The marijuana industry is budding before our eyes. At this time last year, the cannabis was industry was still considered somewhat taboo, but it is no longer. In October, we saw Canada become the first industrialized country in the world to legalize recreational cannabis. In November, a handful of U.S. states gave the OK to weed in some capacity during midterm elections. And in December, President Trump signed the Farm Bill into law, making hemp and hemp-based cannabidiol products legal.
All of this means one thing: The cannabis industry is here to stay. And with the industry now considered legitimate, sales expectations are going to soar. According to a co-authored report from Arcview Market Research and BDS Analytics, global weed sales could more than double from an estimated $12.8 billion in 2018 to $31.3 billion by 2022.
Innovative Industrial Properties (finally) enters the Golden State
A REIT is a company that purchases land and facilities within a specific industry or sector and then leases these properties out for extended periods of time, attempting to profit off the long-term income stream. Eventually these assets can be sold for a profit many years down the road, and the cycle of reinvestment can begin anew.
When it comes to Innovative Industrial Properties, all of the same rules apply. The only difference is that it's focused on purchasing land and assets tied to the cannabis industry in the United States. In many cases, it's purchasing cultivation and/or processing facilities that are ready for production. But it's also acquired land with the expectation of reimbursing its tenants for upgrades to existing facilities, or the construction of new facilities. As of Feb. 8, the company has invested $156.3 million in aggregate to acquire its properties, with another $22.6 million earmarked for reimbursement to cover various construction and improvement projects for tenants.
Entering this month, this top marijuana REIT was operating 11 properties in nine states. But, amazingly, it didn't own a cultivation facility in a state with roughly the same sales potential as all of Canada by the early part of the upcoming decade: California. On Friday, Feb. 8, that changed. Innovative Industrial Properties' $6.7 million purchase of 43,000 square feet of industrial space in Sacramento moved this burgeoning real estate company into the Golden State. IIP, as the company is also known, will also be reimbursing its tenant up to $4.8 million for the redevelopment of the building. Thus, IIP now has a dozen properties spanning 10 states.
Why Wall Street can't get enough of this cannabis REIT
Although pot stocks had a rough fourth quarter and a generally mixed 2018, this wasn't the case for IIP. In fact, looking back over the trailing two-year period, shares of the company have soared 262%. Even with an aggressive forward price-to-earnings ratio of 33, which is pretty high for a REIT, investors are willing to overlook its valuation because of a number of factors.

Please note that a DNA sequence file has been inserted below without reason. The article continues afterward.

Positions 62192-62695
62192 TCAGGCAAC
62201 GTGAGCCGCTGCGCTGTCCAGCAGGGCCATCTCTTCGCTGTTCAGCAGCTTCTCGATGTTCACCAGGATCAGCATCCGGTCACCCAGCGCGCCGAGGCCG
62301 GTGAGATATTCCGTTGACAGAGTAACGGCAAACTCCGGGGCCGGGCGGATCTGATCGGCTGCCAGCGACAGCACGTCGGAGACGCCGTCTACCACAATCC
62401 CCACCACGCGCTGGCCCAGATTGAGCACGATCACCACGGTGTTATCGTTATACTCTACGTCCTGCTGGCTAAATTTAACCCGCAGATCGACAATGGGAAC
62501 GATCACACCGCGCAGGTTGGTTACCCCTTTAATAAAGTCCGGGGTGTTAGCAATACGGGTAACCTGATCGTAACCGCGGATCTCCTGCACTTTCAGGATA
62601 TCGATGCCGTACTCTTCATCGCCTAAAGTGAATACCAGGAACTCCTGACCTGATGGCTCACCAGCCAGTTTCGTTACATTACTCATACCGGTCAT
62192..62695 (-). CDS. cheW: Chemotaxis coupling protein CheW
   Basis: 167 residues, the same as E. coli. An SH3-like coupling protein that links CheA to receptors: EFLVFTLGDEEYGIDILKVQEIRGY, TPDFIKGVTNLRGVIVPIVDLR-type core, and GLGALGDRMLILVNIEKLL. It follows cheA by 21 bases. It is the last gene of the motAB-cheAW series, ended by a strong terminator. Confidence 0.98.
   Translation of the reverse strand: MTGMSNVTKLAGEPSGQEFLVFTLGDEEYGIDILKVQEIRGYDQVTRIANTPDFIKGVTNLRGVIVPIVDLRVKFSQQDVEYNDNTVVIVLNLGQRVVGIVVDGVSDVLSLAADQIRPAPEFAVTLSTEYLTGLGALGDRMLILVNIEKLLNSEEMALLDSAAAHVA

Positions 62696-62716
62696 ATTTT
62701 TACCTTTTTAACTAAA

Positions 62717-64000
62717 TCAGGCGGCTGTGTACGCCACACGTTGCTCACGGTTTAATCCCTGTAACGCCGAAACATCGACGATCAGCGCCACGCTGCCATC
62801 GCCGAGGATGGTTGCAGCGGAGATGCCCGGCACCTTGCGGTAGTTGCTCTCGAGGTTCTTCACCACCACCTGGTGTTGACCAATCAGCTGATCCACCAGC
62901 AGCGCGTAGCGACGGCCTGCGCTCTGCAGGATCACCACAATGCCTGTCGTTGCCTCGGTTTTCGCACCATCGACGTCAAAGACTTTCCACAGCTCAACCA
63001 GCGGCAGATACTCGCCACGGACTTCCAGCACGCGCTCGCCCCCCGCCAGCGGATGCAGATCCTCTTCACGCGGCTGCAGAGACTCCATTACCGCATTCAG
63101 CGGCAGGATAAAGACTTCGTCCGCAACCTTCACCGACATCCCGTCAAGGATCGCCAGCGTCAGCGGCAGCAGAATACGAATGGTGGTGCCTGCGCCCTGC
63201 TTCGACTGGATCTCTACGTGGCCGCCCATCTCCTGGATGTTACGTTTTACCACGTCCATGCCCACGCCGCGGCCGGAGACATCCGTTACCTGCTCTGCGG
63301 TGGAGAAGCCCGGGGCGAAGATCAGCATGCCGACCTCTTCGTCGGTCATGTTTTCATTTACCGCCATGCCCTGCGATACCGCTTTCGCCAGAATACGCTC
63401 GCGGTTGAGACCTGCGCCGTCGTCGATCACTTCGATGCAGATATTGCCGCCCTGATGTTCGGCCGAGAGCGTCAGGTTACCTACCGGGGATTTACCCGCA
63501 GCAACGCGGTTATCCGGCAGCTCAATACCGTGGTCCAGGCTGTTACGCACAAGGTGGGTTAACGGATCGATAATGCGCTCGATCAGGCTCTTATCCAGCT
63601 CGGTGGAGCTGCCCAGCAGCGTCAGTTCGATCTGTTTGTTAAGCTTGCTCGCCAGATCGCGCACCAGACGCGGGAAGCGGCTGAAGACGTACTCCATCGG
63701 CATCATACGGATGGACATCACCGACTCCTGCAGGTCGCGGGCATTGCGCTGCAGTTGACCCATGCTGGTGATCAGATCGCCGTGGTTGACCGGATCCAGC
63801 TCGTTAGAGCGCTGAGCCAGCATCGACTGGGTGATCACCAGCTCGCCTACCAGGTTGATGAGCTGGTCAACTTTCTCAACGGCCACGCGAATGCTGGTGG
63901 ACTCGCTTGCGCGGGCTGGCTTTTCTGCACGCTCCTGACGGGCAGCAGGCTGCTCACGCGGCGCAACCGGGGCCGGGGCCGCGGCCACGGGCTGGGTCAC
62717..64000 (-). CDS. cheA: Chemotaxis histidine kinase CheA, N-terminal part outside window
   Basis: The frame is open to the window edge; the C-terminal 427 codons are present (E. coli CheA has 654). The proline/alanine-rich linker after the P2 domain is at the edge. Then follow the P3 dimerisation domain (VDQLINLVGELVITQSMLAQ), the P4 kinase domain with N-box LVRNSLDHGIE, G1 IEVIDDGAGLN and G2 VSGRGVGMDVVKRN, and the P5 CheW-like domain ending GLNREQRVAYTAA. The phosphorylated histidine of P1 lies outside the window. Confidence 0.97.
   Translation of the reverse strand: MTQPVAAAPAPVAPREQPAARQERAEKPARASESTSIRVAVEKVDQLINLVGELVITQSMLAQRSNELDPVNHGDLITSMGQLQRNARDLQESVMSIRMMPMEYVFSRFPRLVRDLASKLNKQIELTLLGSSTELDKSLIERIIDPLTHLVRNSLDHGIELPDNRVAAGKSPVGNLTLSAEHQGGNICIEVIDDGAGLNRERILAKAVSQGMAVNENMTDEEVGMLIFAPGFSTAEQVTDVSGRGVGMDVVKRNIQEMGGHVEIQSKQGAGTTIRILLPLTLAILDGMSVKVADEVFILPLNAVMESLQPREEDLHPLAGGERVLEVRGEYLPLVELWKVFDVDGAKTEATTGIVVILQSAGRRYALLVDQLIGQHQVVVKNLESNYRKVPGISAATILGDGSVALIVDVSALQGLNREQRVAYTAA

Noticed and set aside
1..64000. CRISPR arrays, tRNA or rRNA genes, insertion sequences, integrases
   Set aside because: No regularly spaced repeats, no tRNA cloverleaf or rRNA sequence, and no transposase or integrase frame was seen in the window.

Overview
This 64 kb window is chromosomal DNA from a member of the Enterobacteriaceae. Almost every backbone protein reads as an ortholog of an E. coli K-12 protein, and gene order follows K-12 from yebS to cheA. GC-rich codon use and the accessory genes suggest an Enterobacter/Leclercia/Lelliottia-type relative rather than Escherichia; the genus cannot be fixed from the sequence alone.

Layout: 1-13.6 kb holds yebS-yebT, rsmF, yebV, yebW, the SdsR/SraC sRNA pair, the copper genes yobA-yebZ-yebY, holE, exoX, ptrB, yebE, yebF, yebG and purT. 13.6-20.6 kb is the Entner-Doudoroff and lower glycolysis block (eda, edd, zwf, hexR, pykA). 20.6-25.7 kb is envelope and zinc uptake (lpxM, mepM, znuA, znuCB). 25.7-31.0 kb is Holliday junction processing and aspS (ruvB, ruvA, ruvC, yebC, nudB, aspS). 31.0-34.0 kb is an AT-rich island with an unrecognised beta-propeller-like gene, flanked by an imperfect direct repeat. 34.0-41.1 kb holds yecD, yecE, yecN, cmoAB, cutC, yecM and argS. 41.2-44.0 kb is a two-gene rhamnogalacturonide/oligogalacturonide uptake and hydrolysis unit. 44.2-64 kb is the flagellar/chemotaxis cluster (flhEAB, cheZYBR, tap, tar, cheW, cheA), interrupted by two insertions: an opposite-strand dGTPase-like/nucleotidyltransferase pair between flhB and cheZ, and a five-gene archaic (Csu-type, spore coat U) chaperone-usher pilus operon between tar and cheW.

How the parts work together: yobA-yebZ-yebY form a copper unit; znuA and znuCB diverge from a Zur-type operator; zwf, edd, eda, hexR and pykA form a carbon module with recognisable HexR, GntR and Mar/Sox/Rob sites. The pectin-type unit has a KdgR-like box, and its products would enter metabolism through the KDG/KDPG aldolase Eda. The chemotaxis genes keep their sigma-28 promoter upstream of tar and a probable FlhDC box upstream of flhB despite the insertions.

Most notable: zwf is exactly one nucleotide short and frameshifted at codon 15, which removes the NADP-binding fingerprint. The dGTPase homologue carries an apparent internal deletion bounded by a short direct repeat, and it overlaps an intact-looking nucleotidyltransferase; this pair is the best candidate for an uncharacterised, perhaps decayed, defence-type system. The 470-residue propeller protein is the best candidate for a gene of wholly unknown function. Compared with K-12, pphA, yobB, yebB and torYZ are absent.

For starters, IIP's leasing contracts are made for the very long term. Each of its dozen properties have been leased out for periods of between 15 and 20 years, with options to extend these leases by five years. Having such a long runway for cash flow generation leads to predictable revenue each year -- and Wall Street loves predictability.
Innovative Industrial Properties also includes provisions in its lease contracts that ensure it stays ahead of the inflation curve. Each year, a 3.25% rental increase is passed along, and the company collects a 1.5% management fee based on the total rent of the property. Thus, IIP has a means to grow its revenue without making new acquisitions.
Investors probably also appreciate the company's average current yield on invested capital of 15.2%. Put in another context, it's going to take less than five years for this top marijuana REIT to recoup its invested capital, with everything else being gravy.
And did I mention that IIP also pays a dividend? To achieve REIT status and avoid being taxed like a traditional company, REITs are required to return a significant portion of their earnings to shareholders in the form of a dividend. Since going public, IIP has increased its quarterly dividend twice and is now paying out $1.40 a year, good enough for a 2.3% yield.
Keep those expectations in-check
Entering 2019, I listed Innovative Industrial Properties as one of my top marijuana stocks for the year. It hasn't disappointed, with its shares having gained 42% year to date through Feb. 8. However, following such rapid gains in a short amount of time, I'd certainly caution that investor expectations moderate a bit.
One thing investors have to remember is that a cannabis REIT like IIP doesn't generate near enough in free cash from operations to go out and buy new properties. Rather, like most REITs, it's going to sell common stock to raise capital. The hope, of course, is that this money will be used wisely to generate a healthy return on investment, which IIP has done a great job of, so far. But issuing new stock can dilute existing shareholders and weigh down the company's adjusted funds from operations per share, which is the figure most pundits focus on.
At some point, the company's valuation could come into play, too. As noted, its forward P/E ratio is very aggressive for a company that'll probably only see organic revenue growth of about 3.5% to 4% annually, taking into account its rental increases and slight uptick in management fees as a result. Acquisitions and emotions can certainly be short-term drivers for this company, but fundamentally focused investors may soon get a bit worried with IIP's lofty valuation.
Don't get me wrong: I'm still a fan. But I'd once again suggest that investors moderate their expectations, because IIP's stock simply can't keep up this torrid pace forever.